Some tech executives have expressed concern that the non-binding guidelines could undermine regulation related to artificial intelligence.
Still, some technology leaders said the White House blueprint could lead to heavy-handed regulation that could risk putting American businesses at a disadvantage.
Rob Zuber, chief technology officer of San Francisco-based software company CircleCI, said legislative efforts play a role in controlling AI, but could also stifle innovation. “It is up to tech leaders to create an environment in which their teams are equally accountable for keeping their AI efforts under control,” Mr. Zuber said.
“I won’t regulate things until we have to,” said Eric Schmidt, former Alphabet CEO. Inc. of
Google. “There are a lot of things that could prevent early regulation from being discovered,” Mr. Schmidt said.
Others said they welcomed the guidelines as providing a framework for regulatory clarity in an obscure area of the technology market.
“The AI systems that enter our lives are often built in ways that conflict directly with these principles,” said Mark Surman, executive director of the Mozilla Foundation, the nonprofit behind the Firefox browser. “They are designed to collect personal data, to be intentionally opaque, and to learn from existing, often biased data sets,” said Mr. Surman, an advocate of online privacy.
He urged federal lawmakers to expand the framework to “something formal and enforceable”.
The guidelines, released Tuesday, “identify five principles that should guide the design, use and deployment of automated systems to protect the American public in the age of artificial intelligence.”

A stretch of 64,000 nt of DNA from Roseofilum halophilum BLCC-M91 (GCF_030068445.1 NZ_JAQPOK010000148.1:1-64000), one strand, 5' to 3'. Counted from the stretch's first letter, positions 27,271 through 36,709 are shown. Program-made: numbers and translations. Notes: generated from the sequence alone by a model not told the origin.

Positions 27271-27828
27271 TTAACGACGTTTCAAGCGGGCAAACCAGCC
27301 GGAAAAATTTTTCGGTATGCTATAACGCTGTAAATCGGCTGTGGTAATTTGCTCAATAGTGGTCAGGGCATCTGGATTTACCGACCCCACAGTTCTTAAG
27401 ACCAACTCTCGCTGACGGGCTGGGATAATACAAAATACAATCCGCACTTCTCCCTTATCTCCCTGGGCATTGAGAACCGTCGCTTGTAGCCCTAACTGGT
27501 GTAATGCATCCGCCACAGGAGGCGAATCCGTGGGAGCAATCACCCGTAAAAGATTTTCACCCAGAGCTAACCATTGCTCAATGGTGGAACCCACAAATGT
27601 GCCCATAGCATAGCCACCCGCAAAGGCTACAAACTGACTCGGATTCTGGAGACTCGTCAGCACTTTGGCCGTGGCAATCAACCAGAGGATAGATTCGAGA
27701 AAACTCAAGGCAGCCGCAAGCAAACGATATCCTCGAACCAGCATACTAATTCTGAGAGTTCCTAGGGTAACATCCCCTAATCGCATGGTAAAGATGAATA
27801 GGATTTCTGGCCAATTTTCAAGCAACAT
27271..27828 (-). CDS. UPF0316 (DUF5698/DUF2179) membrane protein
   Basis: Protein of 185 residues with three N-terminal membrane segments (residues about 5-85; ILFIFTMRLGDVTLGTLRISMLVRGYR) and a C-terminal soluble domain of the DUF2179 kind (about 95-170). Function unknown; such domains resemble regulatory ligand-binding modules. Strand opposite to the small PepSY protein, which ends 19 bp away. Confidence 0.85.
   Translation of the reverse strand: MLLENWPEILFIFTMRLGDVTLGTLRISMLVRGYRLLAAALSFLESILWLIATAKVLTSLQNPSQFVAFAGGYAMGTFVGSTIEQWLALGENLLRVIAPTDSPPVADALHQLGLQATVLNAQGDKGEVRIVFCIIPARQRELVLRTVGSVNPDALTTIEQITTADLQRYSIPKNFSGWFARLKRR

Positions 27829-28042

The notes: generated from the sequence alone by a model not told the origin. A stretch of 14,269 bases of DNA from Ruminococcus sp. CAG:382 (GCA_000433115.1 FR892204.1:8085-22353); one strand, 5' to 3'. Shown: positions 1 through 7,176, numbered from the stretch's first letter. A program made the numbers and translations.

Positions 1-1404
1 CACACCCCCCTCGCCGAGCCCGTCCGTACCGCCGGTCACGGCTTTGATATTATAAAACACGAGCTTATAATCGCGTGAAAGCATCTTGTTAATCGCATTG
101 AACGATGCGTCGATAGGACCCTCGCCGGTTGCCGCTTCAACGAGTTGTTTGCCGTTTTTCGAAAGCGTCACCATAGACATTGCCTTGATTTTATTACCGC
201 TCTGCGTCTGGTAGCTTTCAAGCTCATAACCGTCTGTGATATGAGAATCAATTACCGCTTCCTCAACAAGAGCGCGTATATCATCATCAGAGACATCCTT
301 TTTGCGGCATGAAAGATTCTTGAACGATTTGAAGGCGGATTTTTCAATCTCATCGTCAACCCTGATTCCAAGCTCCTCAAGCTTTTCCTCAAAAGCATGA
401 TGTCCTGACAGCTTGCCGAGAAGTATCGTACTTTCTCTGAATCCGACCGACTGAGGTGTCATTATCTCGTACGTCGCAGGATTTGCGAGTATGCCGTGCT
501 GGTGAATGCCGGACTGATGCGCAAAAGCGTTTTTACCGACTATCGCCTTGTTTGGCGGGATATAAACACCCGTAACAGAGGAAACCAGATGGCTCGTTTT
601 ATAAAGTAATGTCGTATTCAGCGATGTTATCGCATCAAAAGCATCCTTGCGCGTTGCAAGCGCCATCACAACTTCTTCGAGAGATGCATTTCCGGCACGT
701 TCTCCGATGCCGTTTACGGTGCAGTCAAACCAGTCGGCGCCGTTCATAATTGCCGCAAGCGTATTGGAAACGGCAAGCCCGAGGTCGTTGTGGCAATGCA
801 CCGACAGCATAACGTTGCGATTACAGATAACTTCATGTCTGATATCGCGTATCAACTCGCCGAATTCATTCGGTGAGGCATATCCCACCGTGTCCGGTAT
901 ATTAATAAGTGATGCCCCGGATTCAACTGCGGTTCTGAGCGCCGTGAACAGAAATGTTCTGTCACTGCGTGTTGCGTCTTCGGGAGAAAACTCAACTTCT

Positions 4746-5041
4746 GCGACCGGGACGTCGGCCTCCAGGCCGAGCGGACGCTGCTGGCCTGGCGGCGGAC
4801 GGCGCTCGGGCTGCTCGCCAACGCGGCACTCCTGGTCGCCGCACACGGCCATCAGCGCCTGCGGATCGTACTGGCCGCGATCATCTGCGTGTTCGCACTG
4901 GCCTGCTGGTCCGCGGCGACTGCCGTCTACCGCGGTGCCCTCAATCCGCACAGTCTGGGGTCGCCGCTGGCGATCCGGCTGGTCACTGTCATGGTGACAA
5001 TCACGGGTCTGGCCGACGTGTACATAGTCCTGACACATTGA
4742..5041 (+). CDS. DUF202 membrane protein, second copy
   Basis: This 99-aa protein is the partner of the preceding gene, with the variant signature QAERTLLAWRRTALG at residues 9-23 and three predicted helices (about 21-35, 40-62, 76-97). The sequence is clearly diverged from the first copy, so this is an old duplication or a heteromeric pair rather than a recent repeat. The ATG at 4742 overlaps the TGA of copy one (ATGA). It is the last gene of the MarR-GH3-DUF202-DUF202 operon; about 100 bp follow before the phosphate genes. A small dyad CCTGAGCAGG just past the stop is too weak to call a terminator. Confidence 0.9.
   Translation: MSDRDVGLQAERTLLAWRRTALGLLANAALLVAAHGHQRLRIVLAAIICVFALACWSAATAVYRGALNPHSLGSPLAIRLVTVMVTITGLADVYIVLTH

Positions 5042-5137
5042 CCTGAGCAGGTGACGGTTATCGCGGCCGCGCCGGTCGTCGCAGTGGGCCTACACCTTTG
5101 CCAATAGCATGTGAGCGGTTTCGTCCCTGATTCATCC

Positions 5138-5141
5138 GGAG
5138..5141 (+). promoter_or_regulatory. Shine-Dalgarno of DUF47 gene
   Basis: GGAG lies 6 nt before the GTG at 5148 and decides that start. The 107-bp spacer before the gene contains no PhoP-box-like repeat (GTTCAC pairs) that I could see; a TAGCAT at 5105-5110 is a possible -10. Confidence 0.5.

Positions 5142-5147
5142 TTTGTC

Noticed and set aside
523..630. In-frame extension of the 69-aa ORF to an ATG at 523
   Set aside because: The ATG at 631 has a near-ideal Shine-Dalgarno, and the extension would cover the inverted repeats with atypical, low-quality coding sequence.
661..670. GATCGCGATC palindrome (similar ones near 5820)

The principles are:
• Protecting people from unsafe or ineffective automated systems
• Preventing Discrimination by Algorithms
• Protecting people from abusive data practices and letting them know how their data is used
• Notifying people that an automated system is being used
• Allowing users to opt out of automated systems
“Algorithms used in hiring and credit decisions have been found to reflect and reproduce existing unwanted inequalities or to embed new harmful bias and discrimination,” the White House said. Unchecked online data collected from social media, the guidelines said, “has been used to jeopardize people’s opportunities, undermine their privacy, or broadly track their activity—often their information.” or without consent.”
The US guidelines are not as strict as the European Union’s General Data Protection Regulation, created four years ago, which authorizes hefty fines for companies that do not comply with the rules regarding the way companies collect personal data and use them.
GDPR obliges technology companies operating in the EU, including Microsoft Corporation
and Amazon.com Inc.,
Change your approach to collecting, leveraging and sharing user data to boost compliance efforts and, in some cases, change your approach.
Last year, the EU’s executive branch proposed legislation setting rules for the use of AI in designated “high-risk” areas, including critical infrastructure, college admissions and loan applications – which account for the company’s annual worldwide revenue. Fines of up to 6% were imposed. most serious violation.
“Globally, America is playing catch-up,” said Peter van der Puten, director of the AI Lab at Pegasystems, a Massachusetts-based software company. Inc.
“But in a rapidly growing global market, many US companies will have to adhere to global policies anyway.”
Oren Etzioni, co-founder of the Allen Institute for AI, a Seattle-based research organization, and chairman of the AI advisory board at UiPath, a New York-based software-automation vendor Inc.,
He said he expects the White House guidelines to influence government policies and advance regulatory and legislative measures.
“If implemented properly, the bill can reduce the abuse of AI and still support beneficial use of AI in medicine, driving, enterprise productivity, and more,” Mr. Etzioni said.
Angus Loten at [email protected]
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